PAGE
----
Dan Lewark, Executive Chef, four-time Singletrack 6 finisher. 'I look forward every year to this.'
"My work life is hectic and demanding.“ His schedule only permits him to ride twice a week. But riding six back to back days at Singletrack 6 is not punishment. It’s his reward. “For one week, I get to play with the most amazing people with the most amazing hearts." People like Dax Massey, a 42 year old mountain biker from Colorado, and multiple TransRockies and Singletrack 6 competitor, who rode sweep for the last two days of the race, kitted out with good vibes, a camelback and whatever tools and supplies he'd need to help with a ﬂat tire or mechanical. By day 4, Lewark was in the hurt locker. Massey came to his rescue. "Dax showed up, started pacing me. The longer we rode together, the stronger I got. That’s the kind of people I ﬁnd in this sport. Big, big hearts."
The best way to travel alone. José Maria da Silveira (62) spent the most time on trail. Of anyone. Stage 3 was Rossland's Seven Summits Trail. It became Dr da Silveira's 7:26;13.0 mission. Evan Guthrie won that stage in 2:04:50.1. While Guthrie and the frontrunners were enjoying their time, Dr Silveira was grinding it out on “the best trail of my life.” But his EPIC FSR expert 29 was not really up to the challenge. "I suffered a lot." Including a broken seat post. "It's not a bike for those downhills."
Jose Maria da Silveira, an agronomist, biotechnology expert and professor of economics at Sao Paola's prestigious University of Campinos, took up mountain biking 10 years ago.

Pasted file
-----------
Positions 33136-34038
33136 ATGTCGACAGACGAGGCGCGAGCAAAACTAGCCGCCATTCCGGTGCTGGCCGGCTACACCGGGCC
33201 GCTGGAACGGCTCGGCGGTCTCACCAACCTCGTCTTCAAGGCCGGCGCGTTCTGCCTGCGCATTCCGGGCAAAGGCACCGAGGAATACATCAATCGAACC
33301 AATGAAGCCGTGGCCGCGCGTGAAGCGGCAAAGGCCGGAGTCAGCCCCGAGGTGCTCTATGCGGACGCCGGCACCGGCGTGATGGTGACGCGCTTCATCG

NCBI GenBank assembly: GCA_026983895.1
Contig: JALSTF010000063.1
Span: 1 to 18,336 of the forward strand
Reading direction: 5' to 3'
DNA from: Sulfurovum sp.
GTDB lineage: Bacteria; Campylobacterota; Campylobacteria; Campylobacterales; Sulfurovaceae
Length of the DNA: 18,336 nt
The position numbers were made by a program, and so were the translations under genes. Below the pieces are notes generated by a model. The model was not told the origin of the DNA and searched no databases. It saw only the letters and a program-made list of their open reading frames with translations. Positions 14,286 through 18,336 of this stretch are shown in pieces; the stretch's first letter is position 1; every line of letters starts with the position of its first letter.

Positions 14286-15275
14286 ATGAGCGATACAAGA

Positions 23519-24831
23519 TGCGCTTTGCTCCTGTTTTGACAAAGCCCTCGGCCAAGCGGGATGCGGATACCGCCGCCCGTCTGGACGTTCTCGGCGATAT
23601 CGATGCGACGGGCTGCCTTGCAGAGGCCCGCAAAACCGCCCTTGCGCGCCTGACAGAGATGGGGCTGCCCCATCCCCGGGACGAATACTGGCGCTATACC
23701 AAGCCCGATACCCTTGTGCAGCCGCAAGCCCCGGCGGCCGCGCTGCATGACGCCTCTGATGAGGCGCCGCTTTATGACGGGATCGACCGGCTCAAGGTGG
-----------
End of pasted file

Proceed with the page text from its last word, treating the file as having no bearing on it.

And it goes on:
Since he started racing, ﬁve years into his mountain bike career, da Silveira takes part in a dozen events a year -- La Ruta de losa Conquistadores, the TransAndes, the Brasil Ride Warm Up. He's not there to compete, but to enjoy the challenge and discover new trails.
He was inspired to sign up for Singletrack 6 after seeing a video posted by fellow Brazilians, racers Adriana Boccia and Luli Cox, who coordinate outﬁts, prepare dance routines for the end of each stage and instagram all their adventures around the world. He was carried by the vibe and left with a lasting impression. “People in Canada are so full of energy and fun.”
da Silveira wouldn't have made it to the start line were it not for the "flower people's" inspirational video from their appearance in 2016. And he wouldn't have made it to the finish line, were it not for the great medic support team.
No matter how inclusive organizers make it – and in 2018, they’re adding the option of picking any 3 days to give more ﬂexibility to participants – Singletrack 6 is still a core race.
Ask any one of the front-runners battling to take a stage, the overall race, or one of the downhill focussed timed descents within each stage.
But at the back of the pack rides the reminder that this is not just a sufferfest. It’s a celebration of singletrack. A global community. An adventure. A chance to stretch yourself.
It’s whatever you need it to be.
A moment of self-inquiry for Robin O'Neill. "It's about riding new trails, community and exploring BC's wilderness with friends and Chris."
When you wrap up your ride in under three hours, there's plenty of downtime for exploring the local food scene.
Post race, nobody counts calories. Food Truck, Nelson
Last minute tire repair and race prep
Race recovery tactics. Chris Clark leaps into Kootenay Lake
Will race for homemade huckleberry pie and ice cream. Teresa's Coffee shop.
Mt Buchanan Fire lookout - looking over Kaslo
Exploring what BC has to offer on our way home, New Denver